Based on these findings, we hypothesized that the fraction of CD28 T cells within the CD4+ T-cell population (CD4+CD28 T cells) is a major source of Th1-like cytokine production and, thus, may represent the driving force for subsequent monocyte accumulation and granuloma formation in WG. We analyzed phenotypic and functional characteristics of the CD28+ and CD28 fractions of the peripheral blood CD4+ T-cell population. Immunohistological stainings of tissue specimen were performed to ascribe cytokine secretion to CD4+CD28 T cells within the granuloma.

Materials and Methods

Study Population

Peripheral blood mononuclear cells from 12 patients with biopsy-proven WG were analyzed. All patients met the criteria of the American College of Rheumatology 16 and the Chapel Hill Consensus Conference definition for WG. 17 The disease extension and vasculitis activity were described by the Disease Extension Index and Birmingham Vasculitis Activity Score as outlined elsewhere. 18-21 In brief, the Disease Extension Index is the equivalent of organ involvement in WG, 18,19 whereas the Birmingham Vasculitis Activity Score considers clinical features and laboratory data to give a measure of vasculitis activity. 20,21

Analysis of Lymphocytes Subsets

Staining of cells was performed using APC-conjugated anti-human CD4; Cy-Chrome anti-human CD3; phycoerythrin (PE)-conjugated CD28; PE-conjugated HLA-DR; mouse anti-human TNF-α; rat anti-human IL-13, IL-10, IL-8; rat IgG2a; rat IgG1; as well as fluorescein isothiocyanate-conjugated CD28, CD30, CD18, CD57, CD45RA, CD95, perforin, rat anti-human IFN-γ, IL-4, IL-2; and rat anti-human IL-2, IL-5, IgG1, and IgG2, obtained from Becton Dickinson and Pharmingen (Heidelberg, Germany). Fluorescein isothiocyanate-conjugated anti-CD25 was purchased from Immunotech (Marseilles, France) and fluorescein isothiocyanate-conjugated anti-Fas-Ligand antibody from Holzel Diagnostika (Kologne, Germany). Bcl-2 expression was determined by intracytoplasmic staining after permeabilization according to the instructions of the manufacturer. Determination of perforin expression was restricted to 3 of the 12 patients.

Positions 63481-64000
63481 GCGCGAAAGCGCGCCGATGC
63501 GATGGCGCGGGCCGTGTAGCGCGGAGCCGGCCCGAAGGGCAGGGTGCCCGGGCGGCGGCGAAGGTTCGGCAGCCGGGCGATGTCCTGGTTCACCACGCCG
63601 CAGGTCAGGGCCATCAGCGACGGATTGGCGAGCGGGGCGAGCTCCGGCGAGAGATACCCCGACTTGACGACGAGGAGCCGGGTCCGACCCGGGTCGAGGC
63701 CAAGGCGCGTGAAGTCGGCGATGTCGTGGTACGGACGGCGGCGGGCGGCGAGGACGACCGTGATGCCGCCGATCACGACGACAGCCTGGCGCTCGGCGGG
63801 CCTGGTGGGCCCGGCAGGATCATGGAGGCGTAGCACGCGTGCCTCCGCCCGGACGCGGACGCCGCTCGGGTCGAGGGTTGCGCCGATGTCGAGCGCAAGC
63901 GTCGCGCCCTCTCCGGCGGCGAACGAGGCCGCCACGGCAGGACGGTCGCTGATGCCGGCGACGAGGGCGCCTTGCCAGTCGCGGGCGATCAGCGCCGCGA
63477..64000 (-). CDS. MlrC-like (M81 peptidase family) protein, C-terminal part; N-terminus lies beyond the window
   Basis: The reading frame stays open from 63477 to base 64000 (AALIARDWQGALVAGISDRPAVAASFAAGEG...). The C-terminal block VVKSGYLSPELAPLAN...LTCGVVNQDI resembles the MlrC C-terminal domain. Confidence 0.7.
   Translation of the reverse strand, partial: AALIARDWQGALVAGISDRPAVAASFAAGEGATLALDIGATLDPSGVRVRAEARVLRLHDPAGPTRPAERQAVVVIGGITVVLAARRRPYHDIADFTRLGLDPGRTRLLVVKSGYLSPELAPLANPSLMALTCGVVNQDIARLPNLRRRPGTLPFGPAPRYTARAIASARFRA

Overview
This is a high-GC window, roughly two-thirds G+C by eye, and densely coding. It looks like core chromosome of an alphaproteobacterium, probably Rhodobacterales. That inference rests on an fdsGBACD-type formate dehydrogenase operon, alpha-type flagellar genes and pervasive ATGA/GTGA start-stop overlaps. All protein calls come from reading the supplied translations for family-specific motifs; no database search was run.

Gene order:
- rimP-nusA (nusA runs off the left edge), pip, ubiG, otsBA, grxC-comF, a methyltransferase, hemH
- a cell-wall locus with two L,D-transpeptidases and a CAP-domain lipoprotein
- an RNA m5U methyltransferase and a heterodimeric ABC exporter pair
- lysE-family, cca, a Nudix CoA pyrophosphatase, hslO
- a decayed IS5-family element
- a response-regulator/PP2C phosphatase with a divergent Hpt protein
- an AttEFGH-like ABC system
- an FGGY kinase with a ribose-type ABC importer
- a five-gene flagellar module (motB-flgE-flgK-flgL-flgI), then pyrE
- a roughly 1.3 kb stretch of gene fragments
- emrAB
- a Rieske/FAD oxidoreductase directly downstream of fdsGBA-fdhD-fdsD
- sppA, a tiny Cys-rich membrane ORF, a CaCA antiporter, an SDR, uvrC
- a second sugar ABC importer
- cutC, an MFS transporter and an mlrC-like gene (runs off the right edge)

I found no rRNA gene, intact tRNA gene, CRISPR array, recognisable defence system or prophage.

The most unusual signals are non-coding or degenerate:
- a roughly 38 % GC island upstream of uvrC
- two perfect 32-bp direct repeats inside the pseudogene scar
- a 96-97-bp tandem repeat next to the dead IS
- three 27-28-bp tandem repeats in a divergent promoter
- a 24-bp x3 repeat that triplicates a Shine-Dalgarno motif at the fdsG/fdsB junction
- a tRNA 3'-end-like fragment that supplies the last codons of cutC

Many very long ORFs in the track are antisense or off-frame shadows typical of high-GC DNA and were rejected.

Cell Separation

Peripheral blood mononuclear cells were sorted into CD4+CD28+ and CD4+CD28 T cells. CD4+CD28 T cells were isolated from five selected patients with a CD4+CD28 fraction >10%. CD4+ T cells were purified from peripheral blood mononuclear cells by negative selection using magnetic bead separation (MACS CD4+ T Cell Isolation Kit; Miltenyi Biotech, Bergisch Gladbach, Germany). CD28+ cells were stained by PE-conjugated anti-CD28 antibody (Becton Dickinson, Heidelberg, Germany) and depleted by anti-PE MicroBeads (Miltenyi Biotech). CD28 and CD28+ fractions of CD4+ T cells were cultured in RPMI 1640 supplemented with 5% fetal calf serum, 5% human serum, 5 mmol/L l-glutamine, 50 U/ml penicillin, and 50 mg/ml streptomycin (all from Sigma, Munich, Germany) at 37°C in a humidified atmosphere in a 5% CO2 incubator. The cells were stimulated with 100-ng/ml anti-human CD3 for 24 hours. Cells were subjected to enzyme-linked immunosorbent assay (ELISA) thereafter.

Surface Marker and Intracytoplasmic Cytokine Staining

Cell surface and intracellular stainings were performed using whole blood. Heparinized peripheral blood (150 μl) was diluted with 850 μl of RPMI 1640 supplemented with 10% fetal calf serum, 5 mmol/L l-glutamine, 50 U/ml penicillin, and 50 mg/ml streptomycin (all from Sigma, Munich, Germany) and was stimulated with phorbol myristate acetate (PMA) (10 ng/ml) and ionomycin (1 μg/ml) at 37°C in a humidified atmosphere in a 5% CO2 incubator. Monensin (2 μmol/L) was added to inhibit cytokine secretion. At 5 hours 100 μl of 20 mmol/L ethylenediaminetetraacetic acid (final concentration, 2 mmol/L) was added. Cells were washed twice (250 × g, 5 minutes, 4°C) in washing buffer [phosphate-buffered saline (PBS) without Ca2+ and Mg2+ (Gibco BRL, Karlsruhe, Germany), 0.1% bovine serum albumin, 0.1% sodium azide (Sigma, Munich, Germany), pH 7.4]. The thoroughly resuspended cells were fixed and lysed in 2 ml of diluted FITC Lysing Solution (Becton Dickinson, Heidelberg, Germany) for 10 minutes at room temperature. Cells were washed twice in washing buffer. The pellet was resuspended in 100 μl of permeabilization buffer [PBS without Ca2+ and Mg2+, 0.1% bovine serum albumin, 0.1% sodium azide, 0.1% saponin, pH 7.4 (Sigma, Munich, Germany)] for 10 minutes at room temperature. After washing with buffer the cells were stained in 100 μl of staining buffer containing previously determined optimal concentrations (0.25 to 1.0 μg/100 μl) of fluorochrome-conjugated monoclonal antibodies for cell-surface antigens and anti-cytokine antibodies or appropriate negative (isotype) controls. Incubation was performed at 4°C for 30 minutes in the dark. After staining, the cells were washed and fixed with 500 μl of PBS containing 1.5% paraformaldehyde. Cells were analyzed thereafter.